Anaheim Appeals Angels Name Change Decision
Back in February, a jury ruled in favor of the Los Angeles Angels of Anaheim and decided that their name change from the Anaheim Angels was valid under the stadium lease with the city. It’s been nearly four months since that decision, and Anaheim’s city council decided on Tuesday that they were going to appeal the decision. The measure was passed 4-1 and the lone dissenter, Councilman Harry Sidhu, stated that most appeals are unsuccessful, it would further increase the bill to the taxpayers for the entire mess, and that at all stages of the lawsuit, the city has been shot down in its attempt to get the name changed back.
The city is claiming that Orange County Superior Court Judge Peter Polos made several errors during the trial, including not rejecting the testimony of a former executive of Disney, the owner of the team at the time that the lease was signed, who said that he thought Disney might add a second city to the team name at some point in time, but could then never recall when he told the city negotiators who finalized the lease. In the end, it looks like this is more about money though.
The Angels are seeking $7 million of legal costs from the city because of their victory in court and negotiations haven’t gone anywhere. This appeal now calls the Angels’ hand, and unless they’re willing to buck up and pay for another round of legal proceedings, they might just have to cave on the cost reimbursement. Lost in all of this as well is the further deterioration of the relationship between the city of Anaheim and the Angels. These two parties have to live together well into the next decade, and as it stands, it’s a pretty adversarial relationship at the moment.
Devil Rays Keep Name Through 2007 Season
Late last year, the Tampa Bay Devil Rays were given permission by the league to explore a name change. Because a name change offers a ton of complications, including changing the team’s uniforms, logos, stadium signage, apparel and merchandise, the league requires teams to finalize their name change by May 31 of the year before they want to implement a name change.
Faced with the deadline, the team decided to forgo changing the team’s name for another season, so through at least the 2007 season, they’ll still be the Tampa Bay Devil Rays. There’s been a lot of speculation surrounding the name change, and rumors have included taking “Devil” out and changing the name to the Tampa Bay Rays. Another rumor has the team including St. Petersburg, where the team actually plays its games, into the name as well.
Dayton Moore Signs on to be Royals General Manager
After a month of speculation, Kansas City Royals general manager Allard Baird was fired yesterday. Dayton Moore, the assistant general manager for the Atlanta Braves, was given the job in his place. This situation got really messy late last week when it became public that the Royals were courting Moore, while Baird was basically working for a team that he knew was ready to fire him. Baird issued a statement on Monday saying he’d like the whole matter to be resolved, and it looks like he received that resolution.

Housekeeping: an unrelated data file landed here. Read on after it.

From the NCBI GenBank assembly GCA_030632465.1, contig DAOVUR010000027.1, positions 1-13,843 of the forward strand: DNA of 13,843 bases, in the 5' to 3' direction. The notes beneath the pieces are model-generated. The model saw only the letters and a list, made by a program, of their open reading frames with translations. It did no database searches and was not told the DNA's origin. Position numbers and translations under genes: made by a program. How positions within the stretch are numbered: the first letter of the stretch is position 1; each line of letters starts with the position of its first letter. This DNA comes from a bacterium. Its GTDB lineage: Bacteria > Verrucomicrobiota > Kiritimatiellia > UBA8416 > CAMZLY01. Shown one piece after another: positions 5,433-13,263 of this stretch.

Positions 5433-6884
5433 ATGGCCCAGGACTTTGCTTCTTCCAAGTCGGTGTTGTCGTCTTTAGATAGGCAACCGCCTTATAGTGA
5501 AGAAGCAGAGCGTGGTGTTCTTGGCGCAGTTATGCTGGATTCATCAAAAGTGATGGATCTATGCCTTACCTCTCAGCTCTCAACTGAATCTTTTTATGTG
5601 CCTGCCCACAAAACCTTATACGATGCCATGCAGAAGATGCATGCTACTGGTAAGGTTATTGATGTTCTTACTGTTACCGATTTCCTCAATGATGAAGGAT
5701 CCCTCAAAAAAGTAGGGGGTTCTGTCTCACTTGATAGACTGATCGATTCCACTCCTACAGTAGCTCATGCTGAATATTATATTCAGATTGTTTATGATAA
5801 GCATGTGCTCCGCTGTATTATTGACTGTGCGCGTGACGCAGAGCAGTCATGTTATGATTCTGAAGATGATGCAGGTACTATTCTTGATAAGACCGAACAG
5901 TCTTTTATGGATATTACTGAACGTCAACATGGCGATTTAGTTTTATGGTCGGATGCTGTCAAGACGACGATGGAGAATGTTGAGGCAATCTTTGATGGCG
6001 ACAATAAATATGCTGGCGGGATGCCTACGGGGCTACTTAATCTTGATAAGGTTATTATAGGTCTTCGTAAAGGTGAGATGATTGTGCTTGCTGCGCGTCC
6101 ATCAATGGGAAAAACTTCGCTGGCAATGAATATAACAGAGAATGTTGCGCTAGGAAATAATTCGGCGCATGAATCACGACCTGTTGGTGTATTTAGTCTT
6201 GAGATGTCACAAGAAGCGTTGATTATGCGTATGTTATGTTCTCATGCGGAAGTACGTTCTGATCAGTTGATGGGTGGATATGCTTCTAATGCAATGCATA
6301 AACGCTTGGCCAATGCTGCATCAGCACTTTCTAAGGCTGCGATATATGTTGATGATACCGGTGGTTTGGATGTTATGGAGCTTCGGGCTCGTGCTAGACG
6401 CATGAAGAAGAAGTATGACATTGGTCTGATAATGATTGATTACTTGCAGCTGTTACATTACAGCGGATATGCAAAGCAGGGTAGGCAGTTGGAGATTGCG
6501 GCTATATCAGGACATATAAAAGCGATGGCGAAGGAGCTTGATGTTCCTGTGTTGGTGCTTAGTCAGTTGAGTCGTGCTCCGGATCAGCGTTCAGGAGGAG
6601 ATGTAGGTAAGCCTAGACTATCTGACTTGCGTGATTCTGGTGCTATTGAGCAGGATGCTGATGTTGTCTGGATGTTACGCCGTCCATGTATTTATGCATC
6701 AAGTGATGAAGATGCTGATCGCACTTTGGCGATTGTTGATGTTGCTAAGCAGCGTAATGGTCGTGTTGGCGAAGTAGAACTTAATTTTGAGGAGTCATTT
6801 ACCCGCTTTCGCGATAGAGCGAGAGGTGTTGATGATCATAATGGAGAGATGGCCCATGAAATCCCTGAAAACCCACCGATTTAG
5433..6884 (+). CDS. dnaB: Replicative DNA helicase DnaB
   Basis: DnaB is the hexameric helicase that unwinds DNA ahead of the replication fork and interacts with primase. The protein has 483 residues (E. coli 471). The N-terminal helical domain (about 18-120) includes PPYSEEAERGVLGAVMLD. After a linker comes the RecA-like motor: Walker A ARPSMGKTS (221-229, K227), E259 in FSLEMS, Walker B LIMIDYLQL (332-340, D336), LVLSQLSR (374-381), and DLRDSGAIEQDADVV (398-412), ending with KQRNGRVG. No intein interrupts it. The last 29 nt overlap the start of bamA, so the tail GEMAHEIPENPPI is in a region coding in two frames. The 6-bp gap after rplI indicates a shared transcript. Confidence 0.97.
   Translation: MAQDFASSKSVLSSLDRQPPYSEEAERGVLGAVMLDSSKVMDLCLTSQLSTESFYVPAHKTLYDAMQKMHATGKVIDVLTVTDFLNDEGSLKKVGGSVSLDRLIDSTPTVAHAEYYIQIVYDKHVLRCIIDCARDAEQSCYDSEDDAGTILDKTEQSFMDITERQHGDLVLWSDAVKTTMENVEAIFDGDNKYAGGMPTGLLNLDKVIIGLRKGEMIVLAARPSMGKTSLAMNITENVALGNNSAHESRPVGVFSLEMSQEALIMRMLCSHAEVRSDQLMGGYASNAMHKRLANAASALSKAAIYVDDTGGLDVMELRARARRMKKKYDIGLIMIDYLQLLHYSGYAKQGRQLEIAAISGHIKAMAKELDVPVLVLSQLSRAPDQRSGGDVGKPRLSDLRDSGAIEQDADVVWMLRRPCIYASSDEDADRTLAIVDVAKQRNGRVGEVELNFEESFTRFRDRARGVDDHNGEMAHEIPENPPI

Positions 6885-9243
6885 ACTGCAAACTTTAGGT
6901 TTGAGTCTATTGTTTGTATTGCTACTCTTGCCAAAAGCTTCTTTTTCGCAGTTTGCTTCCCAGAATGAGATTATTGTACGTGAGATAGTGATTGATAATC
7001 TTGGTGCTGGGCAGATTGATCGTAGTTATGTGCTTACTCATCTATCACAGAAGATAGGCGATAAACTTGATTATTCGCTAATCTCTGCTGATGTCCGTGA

Baird was criticized for everything from poor drafts and trades to not being able to manage the small budget Royals effectively. Even this year, with an increase in the payroll, the team has been just as bad, if not worse, than in previous years. In his defense, he had a ton of holes to fill this past season and even the increase in the payroll couldn’t make up for it. Then again, a lot of those holes could be blamed on him, which is why he got the boot.
Contraction Off the Table
Late last week, MLB commissioner Bud Selig announced for the first time publicly and in clear terms that contraction wouldn’t be an issue in the upcoming Collective Bargaining Agreement discussions. In 2001, the league attempted to contract the Minnesota Twins and the Montreal Expos but faced some stiff resistance from the union.
Probably the biggest reason for this is that the Minnesota Twins and Kansas City Royals recently secured deals for a new stadium and for major renovations, respectively. The Florida Marlins are still looking for a home, and the Tampa Devil Rays linger near the bottom of the attendance rankings, but it appears that Selig is willing to give them a chance to get their houses in order. The Twins proved that if you fight long enough, you’ll wear down the opposition and eventually get what you want, which would give the Marlins some hope. And the Devil Rays have a new owner, so it looks like Selig is willing to give him some time to right that ship despite some pretty poor attendance numbers.
D.C. Puts Battle With Comcast on Hold
Earlier this month, the Washington, D.C. city council passed legislation that would require cable giant Comcast to begin airing Washington Nationals games by Wednesday, May 24, 2006 or the city would renegotiate its contract with the cable company. That deadline came and went, and the word from the council was that the city was unlikely to do anything until after the Memorial Day holiday.
The issue revolves around Comcast’s refusal to air anything related to the Mid-Atlantic Sports Network (MASN) because of an ongoing disagreement with the Baltimore Orioles and how the team pushed Comcast aside when MASN was created. Under their original agreement, Comcast was allowed an exclusive negotiation period with the team, although that never really happened because the Orioles were then given ownership of MASN, which also broadcasts Nationals games. Comcast had filed a lawsuit over the matter, but it was dismissed by the Montgomery County court.